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Policy processes, institutional participants, and management programs : foundations for establishing a market for forest carbon in Canada Harkin, Zoe Elizabeth

Abstract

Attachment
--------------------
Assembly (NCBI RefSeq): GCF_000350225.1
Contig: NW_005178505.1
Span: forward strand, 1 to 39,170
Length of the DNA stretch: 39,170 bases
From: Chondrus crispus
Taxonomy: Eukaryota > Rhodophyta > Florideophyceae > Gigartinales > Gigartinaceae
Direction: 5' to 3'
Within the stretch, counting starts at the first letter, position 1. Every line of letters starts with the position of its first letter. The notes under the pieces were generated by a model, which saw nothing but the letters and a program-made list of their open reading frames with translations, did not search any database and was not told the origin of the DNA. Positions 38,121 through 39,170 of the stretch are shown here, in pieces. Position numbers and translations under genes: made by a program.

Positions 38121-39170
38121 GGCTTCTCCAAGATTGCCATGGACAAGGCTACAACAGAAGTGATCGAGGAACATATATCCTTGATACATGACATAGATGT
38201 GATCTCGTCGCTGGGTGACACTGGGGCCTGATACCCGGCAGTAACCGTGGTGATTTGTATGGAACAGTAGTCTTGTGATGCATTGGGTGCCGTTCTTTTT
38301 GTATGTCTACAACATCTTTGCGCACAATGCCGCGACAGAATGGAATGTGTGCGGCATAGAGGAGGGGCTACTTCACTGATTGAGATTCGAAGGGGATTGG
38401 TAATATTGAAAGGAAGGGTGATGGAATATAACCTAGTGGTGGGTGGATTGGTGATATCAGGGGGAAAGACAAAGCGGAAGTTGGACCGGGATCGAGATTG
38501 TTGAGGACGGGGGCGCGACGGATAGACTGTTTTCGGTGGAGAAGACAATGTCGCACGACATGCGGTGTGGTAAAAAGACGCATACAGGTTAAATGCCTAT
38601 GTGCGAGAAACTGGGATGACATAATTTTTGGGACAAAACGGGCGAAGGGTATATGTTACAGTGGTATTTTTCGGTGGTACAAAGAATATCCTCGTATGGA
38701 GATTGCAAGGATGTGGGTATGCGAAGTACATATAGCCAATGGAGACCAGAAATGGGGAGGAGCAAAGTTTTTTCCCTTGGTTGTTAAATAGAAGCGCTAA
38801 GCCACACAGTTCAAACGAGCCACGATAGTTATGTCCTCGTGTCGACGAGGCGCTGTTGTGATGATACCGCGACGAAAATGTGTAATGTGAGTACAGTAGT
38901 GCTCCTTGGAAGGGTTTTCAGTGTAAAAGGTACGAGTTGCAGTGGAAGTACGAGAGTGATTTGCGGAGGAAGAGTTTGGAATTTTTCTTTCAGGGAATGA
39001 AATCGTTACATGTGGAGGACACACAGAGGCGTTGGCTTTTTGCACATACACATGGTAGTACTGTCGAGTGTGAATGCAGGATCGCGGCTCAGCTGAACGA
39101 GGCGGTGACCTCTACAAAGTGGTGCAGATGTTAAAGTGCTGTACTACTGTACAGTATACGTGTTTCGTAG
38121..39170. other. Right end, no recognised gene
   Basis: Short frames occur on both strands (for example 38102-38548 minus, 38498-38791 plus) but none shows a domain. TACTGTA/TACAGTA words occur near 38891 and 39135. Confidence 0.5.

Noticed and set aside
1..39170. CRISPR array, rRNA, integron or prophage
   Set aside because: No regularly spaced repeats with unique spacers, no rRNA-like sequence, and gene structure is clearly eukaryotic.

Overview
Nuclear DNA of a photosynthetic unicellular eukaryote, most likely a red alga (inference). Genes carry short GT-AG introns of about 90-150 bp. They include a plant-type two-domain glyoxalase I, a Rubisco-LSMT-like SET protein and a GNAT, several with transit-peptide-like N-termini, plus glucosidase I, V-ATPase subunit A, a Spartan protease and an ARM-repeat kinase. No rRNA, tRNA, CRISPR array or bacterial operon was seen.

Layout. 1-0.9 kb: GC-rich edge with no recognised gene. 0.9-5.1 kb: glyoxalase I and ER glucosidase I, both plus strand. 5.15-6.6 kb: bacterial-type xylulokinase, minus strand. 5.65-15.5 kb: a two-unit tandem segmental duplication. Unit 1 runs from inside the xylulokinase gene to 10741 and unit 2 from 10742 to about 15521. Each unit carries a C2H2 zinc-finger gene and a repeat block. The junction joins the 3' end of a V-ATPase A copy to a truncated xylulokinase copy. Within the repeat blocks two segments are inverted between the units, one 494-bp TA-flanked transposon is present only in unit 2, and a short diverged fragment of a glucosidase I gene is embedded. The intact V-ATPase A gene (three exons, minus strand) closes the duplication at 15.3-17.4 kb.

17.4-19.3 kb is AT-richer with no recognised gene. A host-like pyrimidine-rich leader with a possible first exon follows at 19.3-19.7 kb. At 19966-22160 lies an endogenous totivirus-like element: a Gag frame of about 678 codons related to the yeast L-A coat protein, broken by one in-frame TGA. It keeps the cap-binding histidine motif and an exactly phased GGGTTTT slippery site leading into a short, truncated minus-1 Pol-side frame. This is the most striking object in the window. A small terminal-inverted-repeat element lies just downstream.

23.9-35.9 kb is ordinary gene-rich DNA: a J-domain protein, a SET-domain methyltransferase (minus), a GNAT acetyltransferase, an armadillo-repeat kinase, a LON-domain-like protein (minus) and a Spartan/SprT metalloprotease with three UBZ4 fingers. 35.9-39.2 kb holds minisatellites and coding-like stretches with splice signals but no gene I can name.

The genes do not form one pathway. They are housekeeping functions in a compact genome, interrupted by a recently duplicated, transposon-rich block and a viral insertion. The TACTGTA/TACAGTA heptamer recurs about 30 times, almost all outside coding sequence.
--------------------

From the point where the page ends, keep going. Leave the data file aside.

The 'Kyoto Protocol', signed by the parties to the United Nations Framework Convention on Climate Change (UNFCCC) in 1997, allows countries to use carbon sequestered in forests as a means to meet internationally binding Greenhouse Gas reduction targets. This carbon can potentially be traded, thereby providing a non-timber revenue to forest growers. Forests managed for carbon storage achieve a range of additional forest management objectives such as biodiversity management, land aesthetics and water quality protection. To maximize the social, economic and environmental benefits of both emissions trading and forest carbon sinks, foundations for sound forest carbon management must be established on three levels: processes, participants and programs. A sound forest carbon policy making process will provide the foundation for a credible market for forest carbon. To address the issue of permanence, the implementation 100-year time limited profit á prendre legislation is described. A logical framework is devised to facilitate cooperation between the seven key institutional participants in the market for forest carbon. The proposed 'National Carbon Network' is designed to facilitate efficient data exchange among the key institutional participants in a way that is cost-effective, yet verifiable at an operational, national and international level. A 'carbon refund scheme' is proposed to provide incentives for efficient forest carbon inventory. A carbon pooling structure is planned to spread risk of carbon loss among a number of forest carbon owners. An operational level forest carbon accounting and management program is formulated to provide a transparent and verifiable means of measuring, reporting and trading forest carbon. The program consists of ten steps and was designed to interface with existing vegetation inventories. The carbon accounting program aims to provide incentive for investment in additional forest carbon management by describing a variable carbon accounting system.

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